This is a blow to Virginia Tech’s depth, but it is also a tough break for Outlaw, who transferred to Virginia Tech from a Junior College and had to sit out the 2015-16 season due to a heart issue. The redshirt senior will likely be eligible to receive a medical redshirt should he decide to apply for one.

Report: Miller brothers schedule Indiana-Arizona series

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The Miller family does not appear to be worried about sibling rivalry.

According to a report from FanRag Sports, Archie, the head coach at Indiana, and Sean, the head coach at Arizona, have agreed to a three-year deal to have the two programs face-off against each other. They’ll start in 2019-20, playing in Arizona, then face-off in Bloomington the following season before finally heading up to Madison Square Garden in 2021-22.

If you can get past the fact that we are now scheduling games for 2022 (!!!), this is actually going to be a pretty neat and unique thing. How often do two brothers end up coaching at the Division I level? The Drew brothers — Bryce at Vanderbilt and Scott at Baylor — are one pair, but they cancelled a series that would have seen the two programs square off last season. James and Joe Jones at Yale and Boston University are another pair. They were league rivals for eight yeas when Joe was the head coach at Columbia. When Sean Sutton was the head coach at Oklahoma State, his brother, Scott, beat them was the head coach at Oral Roberts.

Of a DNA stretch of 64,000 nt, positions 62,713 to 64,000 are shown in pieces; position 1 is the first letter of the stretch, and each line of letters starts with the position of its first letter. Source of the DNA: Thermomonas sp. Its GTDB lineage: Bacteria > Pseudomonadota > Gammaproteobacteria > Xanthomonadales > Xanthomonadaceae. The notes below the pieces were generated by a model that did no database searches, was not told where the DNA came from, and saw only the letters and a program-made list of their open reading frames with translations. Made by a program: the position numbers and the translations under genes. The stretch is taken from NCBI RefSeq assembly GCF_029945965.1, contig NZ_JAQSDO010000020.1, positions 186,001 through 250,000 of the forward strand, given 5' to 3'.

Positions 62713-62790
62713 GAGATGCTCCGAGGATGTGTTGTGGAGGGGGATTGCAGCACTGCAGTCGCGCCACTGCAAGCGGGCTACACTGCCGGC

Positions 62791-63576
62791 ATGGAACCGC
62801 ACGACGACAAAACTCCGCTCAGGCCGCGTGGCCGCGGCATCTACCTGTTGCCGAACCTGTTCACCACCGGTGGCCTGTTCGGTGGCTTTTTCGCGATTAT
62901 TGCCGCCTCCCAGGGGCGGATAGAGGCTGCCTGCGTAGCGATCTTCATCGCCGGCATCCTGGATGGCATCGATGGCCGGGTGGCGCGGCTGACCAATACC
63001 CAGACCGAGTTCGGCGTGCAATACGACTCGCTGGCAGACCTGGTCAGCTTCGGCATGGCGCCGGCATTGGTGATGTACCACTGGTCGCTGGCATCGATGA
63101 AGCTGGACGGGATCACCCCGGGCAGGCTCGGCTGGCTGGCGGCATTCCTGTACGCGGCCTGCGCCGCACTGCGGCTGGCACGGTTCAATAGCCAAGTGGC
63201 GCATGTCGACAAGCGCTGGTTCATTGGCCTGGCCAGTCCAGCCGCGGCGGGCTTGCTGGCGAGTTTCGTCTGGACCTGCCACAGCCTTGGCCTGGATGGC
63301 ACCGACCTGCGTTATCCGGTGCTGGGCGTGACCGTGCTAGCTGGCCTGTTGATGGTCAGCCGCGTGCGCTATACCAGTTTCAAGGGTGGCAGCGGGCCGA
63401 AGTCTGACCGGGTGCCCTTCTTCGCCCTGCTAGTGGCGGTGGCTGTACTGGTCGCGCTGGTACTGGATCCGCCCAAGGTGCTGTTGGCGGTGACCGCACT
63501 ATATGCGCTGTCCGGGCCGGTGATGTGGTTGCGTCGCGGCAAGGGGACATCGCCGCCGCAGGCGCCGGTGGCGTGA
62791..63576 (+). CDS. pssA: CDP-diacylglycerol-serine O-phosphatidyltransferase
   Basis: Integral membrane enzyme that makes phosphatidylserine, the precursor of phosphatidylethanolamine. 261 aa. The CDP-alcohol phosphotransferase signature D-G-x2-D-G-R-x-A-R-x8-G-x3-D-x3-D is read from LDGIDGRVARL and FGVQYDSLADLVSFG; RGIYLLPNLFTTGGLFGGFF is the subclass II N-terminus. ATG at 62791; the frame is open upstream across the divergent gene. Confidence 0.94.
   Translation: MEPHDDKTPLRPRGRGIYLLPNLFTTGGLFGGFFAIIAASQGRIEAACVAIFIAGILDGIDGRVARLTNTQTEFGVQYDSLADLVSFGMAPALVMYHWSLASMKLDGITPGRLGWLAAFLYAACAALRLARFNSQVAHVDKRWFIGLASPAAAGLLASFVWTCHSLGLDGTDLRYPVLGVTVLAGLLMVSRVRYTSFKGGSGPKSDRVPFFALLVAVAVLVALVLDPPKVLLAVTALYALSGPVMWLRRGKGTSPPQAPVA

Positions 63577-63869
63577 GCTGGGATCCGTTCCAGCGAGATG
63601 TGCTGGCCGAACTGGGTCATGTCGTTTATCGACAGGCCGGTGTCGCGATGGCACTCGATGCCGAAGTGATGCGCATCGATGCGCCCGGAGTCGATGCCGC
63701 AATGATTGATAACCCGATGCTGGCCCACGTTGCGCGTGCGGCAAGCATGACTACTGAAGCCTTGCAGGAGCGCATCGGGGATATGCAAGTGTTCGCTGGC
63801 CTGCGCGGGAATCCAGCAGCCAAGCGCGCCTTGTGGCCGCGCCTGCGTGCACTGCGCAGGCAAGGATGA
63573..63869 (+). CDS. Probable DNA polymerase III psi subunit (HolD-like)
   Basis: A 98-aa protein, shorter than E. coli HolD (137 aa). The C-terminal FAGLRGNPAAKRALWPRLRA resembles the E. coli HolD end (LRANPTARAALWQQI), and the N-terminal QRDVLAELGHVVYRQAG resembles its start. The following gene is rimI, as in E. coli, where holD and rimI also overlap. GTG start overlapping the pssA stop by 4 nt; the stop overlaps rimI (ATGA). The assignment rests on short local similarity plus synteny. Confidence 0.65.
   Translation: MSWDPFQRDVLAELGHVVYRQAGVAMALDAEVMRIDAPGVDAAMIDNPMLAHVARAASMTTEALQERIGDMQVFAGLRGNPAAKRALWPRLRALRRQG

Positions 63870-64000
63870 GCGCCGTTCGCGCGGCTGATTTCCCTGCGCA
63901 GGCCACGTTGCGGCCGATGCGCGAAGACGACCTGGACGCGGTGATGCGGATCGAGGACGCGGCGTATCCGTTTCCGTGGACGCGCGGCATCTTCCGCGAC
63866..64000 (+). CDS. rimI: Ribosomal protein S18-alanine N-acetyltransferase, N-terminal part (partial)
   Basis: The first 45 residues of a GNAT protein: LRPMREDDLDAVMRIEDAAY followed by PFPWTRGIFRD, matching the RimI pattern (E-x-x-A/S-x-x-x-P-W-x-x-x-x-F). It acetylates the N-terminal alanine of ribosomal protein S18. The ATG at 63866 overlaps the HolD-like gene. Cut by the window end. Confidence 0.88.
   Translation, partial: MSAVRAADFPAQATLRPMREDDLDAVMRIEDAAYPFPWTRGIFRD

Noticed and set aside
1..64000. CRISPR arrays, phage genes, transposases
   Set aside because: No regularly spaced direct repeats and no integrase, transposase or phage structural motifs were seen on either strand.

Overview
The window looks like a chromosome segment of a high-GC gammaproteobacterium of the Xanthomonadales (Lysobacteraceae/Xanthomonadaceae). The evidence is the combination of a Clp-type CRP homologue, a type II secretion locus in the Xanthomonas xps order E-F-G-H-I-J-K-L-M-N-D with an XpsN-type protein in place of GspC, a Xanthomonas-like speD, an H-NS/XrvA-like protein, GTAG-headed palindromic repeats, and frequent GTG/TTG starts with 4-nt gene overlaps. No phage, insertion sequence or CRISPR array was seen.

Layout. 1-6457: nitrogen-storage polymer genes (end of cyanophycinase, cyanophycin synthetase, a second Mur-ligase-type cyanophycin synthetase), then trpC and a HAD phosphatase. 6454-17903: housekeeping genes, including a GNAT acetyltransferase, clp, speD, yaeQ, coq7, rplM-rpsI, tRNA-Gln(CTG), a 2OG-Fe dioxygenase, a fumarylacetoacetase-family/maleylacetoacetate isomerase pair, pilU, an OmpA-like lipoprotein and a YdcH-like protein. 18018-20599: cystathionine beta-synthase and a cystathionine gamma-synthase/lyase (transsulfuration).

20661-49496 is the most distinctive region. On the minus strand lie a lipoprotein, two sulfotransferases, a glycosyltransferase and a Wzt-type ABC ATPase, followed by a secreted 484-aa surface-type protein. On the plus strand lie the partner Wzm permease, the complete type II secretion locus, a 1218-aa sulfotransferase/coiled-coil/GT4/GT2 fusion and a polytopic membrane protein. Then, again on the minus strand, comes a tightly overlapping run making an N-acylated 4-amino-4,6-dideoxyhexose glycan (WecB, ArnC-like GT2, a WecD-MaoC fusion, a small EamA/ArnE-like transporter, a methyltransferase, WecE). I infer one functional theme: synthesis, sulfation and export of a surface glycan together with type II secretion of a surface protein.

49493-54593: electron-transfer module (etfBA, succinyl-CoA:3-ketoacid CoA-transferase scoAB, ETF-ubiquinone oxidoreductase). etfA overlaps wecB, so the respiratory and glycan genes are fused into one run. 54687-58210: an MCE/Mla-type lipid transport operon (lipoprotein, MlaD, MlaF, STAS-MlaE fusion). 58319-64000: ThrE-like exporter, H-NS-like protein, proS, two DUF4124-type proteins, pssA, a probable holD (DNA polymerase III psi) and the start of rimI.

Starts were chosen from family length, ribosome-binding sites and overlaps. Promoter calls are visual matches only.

So it’s not typical for this to happen, mainly because it’s not easy to compete at something so important against someone you care about so much.

Think about it.

Imagine working in a profession where your success comes at the expense of your brother? It’s one of the major reasons — beyond the obvious — that no one believed Sean Miller would actually consider taking the Ohio State job when it opened. Facing off against your brother in a non-conference game you choose to play is one thing. Competing for league titles against him for the foreseeable future is something totally different.

Which is a long way of saying that this should be an enticing matchup, however it plays out.

VIDEO: Zion Williamson throws down a vicious putback

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Zion Williamson made another highlight-reel play on Saturday outside of Atlanta as he threw down a vicious putback dunk at the Best of the South.

The five-star prospect has returned from a minor knee injury this spring to look like his old self in July as he’s entertained packed gyms of fans and college coaches the last two weeks.

The Class of 2018 star is currently regarded as the No. 3 overall prospect in the latest Rivals.com national rankings.

(h/t: Courtside Films)